Employers that opt out the Texas workers’ compensation system may be liable for negligence and face potentially lengthy and complex litigation when an employee is hurt on the job.
The best defense may be to follow all OSHA and staterules.
Recent case: Bobby worked as a construction superintendent and was injured when he fell down a stairway outside a trailer.
He suffered a herniated disc and a spinal cord injury, which he alleged necessitated epidural steroid injections, physical therapy and multiple operations.
Until he fell, Bobby had gone up and down the stairs twice a day. Usually, he carefully closed the trailer door at the top platform, giving himself plenty of room to turn and start the climb down the stairs.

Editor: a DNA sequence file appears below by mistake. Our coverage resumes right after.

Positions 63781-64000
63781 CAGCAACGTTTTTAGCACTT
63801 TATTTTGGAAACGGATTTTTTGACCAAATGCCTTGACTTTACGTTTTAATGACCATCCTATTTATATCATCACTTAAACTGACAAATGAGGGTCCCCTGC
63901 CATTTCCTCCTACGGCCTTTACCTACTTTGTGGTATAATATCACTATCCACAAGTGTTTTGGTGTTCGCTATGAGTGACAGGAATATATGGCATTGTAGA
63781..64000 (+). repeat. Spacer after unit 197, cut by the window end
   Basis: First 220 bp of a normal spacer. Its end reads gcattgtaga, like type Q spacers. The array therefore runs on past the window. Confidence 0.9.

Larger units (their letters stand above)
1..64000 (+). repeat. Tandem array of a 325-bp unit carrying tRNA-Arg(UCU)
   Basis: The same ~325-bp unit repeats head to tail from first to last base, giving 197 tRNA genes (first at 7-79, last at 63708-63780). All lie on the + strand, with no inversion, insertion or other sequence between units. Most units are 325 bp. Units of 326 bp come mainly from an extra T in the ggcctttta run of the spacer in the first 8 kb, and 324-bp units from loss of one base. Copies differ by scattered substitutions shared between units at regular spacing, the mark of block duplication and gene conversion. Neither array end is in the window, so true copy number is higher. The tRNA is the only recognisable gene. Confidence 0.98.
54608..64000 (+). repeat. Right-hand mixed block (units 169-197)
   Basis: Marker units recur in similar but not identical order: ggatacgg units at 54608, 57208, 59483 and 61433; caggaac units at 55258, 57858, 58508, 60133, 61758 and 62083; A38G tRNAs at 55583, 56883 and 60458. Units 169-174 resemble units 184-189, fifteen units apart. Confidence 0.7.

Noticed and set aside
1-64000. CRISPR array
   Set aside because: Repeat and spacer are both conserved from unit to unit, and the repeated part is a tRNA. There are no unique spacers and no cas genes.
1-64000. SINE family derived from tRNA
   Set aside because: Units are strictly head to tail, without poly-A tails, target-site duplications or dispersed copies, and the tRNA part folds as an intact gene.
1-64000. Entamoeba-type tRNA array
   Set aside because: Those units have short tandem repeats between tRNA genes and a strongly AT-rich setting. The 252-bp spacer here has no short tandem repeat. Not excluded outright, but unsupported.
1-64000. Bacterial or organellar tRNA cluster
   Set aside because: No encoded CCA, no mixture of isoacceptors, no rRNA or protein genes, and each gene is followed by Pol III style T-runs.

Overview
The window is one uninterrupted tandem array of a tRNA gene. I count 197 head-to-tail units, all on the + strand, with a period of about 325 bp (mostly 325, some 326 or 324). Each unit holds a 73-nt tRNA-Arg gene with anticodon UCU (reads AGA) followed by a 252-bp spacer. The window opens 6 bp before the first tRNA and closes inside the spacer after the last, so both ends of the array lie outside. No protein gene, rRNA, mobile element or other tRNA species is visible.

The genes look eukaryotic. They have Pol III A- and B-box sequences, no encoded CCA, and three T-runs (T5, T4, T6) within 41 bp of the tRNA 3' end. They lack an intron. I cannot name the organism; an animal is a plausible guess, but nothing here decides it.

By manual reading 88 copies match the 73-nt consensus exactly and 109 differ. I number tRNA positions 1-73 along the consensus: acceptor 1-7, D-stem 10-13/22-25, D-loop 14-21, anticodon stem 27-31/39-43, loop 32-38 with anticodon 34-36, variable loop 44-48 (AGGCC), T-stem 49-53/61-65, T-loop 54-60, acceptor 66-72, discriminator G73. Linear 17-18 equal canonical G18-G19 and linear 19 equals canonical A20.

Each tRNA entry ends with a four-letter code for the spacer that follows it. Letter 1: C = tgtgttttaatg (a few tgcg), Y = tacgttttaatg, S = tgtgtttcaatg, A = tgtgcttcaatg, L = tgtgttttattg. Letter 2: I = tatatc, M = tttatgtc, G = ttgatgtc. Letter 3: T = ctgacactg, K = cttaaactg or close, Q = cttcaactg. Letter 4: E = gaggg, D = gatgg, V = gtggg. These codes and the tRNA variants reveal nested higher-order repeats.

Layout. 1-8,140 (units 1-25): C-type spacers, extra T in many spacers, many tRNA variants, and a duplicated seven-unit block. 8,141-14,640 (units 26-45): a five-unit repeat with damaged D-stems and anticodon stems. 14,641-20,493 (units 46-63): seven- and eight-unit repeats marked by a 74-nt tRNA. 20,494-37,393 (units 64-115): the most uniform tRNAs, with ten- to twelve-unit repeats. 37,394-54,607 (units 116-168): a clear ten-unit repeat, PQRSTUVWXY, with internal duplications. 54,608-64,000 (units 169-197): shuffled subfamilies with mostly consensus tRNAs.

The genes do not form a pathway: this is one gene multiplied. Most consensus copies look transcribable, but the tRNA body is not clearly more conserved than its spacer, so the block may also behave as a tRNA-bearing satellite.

But on the day of the accident, he left the door open and tried to step around the edge. He testified that his foot went “into air” and he fell.
OSHA cited the company for not providing at least 20 inches of clearance. With the door open, there were only 14 inches. Bobby sued, alleging negligence.
First, the employer argued that Bobby should have been aware of the hazard since he had been using the steps for more than two years.
The court disagreed since Bobby explained he almost always closed the door, giving himself enough space to step safely.
Second, the employer argued it had no reason to know the steps were a hazard. Again, the court disagreed, citing OSHA and state safety regulations calling for greater clearance.
It ordered a trial, allowing Bobby an opportunity to argue for damages for his injured back. (Duncan v. First Texas Homes, et al., No. 02-12-00464, Court of Appeals of Texas, 2015)